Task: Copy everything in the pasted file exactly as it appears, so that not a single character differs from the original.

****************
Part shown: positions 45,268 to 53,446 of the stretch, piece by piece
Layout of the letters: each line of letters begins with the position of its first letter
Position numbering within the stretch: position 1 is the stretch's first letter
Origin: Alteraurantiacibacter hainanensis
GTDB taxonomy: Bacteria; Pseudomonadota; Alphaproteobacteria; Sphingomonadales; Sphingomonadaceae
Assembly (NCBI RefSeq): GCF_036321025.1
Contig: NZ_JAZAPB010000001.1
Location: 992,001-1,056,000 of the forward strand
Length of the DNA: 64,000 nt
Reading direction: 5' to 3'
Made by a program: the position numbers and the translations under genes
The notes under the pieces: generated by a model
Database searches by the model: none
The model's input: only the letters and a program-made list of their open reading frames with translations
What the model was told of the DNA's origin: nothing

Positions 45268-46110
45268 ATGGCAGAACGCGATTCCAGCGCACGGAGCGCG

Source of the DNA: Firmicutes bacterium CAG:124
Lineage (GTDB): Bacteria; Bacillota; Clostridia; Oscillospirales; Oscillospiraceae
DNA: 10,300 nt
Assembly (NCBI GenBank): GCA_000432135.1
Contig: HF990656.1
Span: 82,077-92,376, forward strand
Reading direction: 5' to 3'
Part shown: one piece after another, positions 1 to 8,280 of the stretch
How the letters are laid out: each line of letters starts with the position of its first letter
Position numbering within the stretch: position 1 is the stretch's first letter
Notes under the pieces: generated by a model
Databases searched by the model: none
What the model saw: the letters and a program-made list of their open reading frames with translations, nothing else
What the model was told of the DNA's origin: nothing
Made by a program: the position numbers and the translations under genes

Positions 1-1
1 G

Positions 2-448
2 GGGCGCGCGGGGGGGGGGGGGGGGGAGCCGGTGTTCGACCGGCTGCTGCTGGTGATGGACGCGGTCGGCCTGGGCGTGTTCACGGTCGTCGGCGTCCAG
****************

Part shown: positions 45,268 to 53,446 of the stretch, piece by piece
Layout of the letters: each line of letters begins with the position of its first letter
Position numbering within the stretch: position 1 is the stretch's first letter
Origin: Alteraurantiacibacter hainanensis
GTDB taxonomy: Bacteria; Pseudomonadota; Alphaproteobacteria; Sphingomonadales; Sphingomonadaceae
Assembly (NCBI RefSeq): GCF_036321025.1
Contig: NZ_JAZAPB010000001.1
Location: 992,001-1,056,000 of the forward strand
Length of the DNA: 64,000 nt
Reading direction: 5' to 3'
Made by a program: the position numbers and the translations under genes
The notes under the pieces: generated by a model
Database searches by the model: none
The model's input: only the letters and a program-made list of their open reading frames with translations
What the model was told of the DNA's origin: nothing

Positions 45268-46110
45268 ATGGCAGAACGCGATTCCAGCGCACGGAGCGCG

Source of the DNA: Firmicutes bacterium CAG:124
Lineage (GTDB): Bacteria; Bacillota; Clostridia; Oscillospirales; Oscillospiraceae
DNA: 10,300 nt
Assembly (NCBI GenBank): GCA_000432135.1
Contig: HF990656.1
Span: 82,077-92,376, forward strand
Reading direction: 5' to 3'
Part shown: one piece after another, positions 1 to 8,280 of the stretch
How the letters are laid out: each line of letters starts with the position of its first letter
Position numbering within the stretch: position 1 is the stretch's first letter
Notes under the pieces: generated by a model
Databases searched by the model: none
What the model saw: the letters and a program-made list of their open reading frames with translations, nothing else
What the model was told of the DNA's origin: nothing
Made by a program: the position numbers and the translations under genes

Positions 1-1
1 G

Positions 2-448
2 GGGCGCGCGGGGGGGGGGGGGGGGGAGCCGGTGTTCGACCGGCTGCTGCTGGTGATGGACGCGGTCGGCCTGGGCGTGTTCACGGTCGTCGGCGTCCAG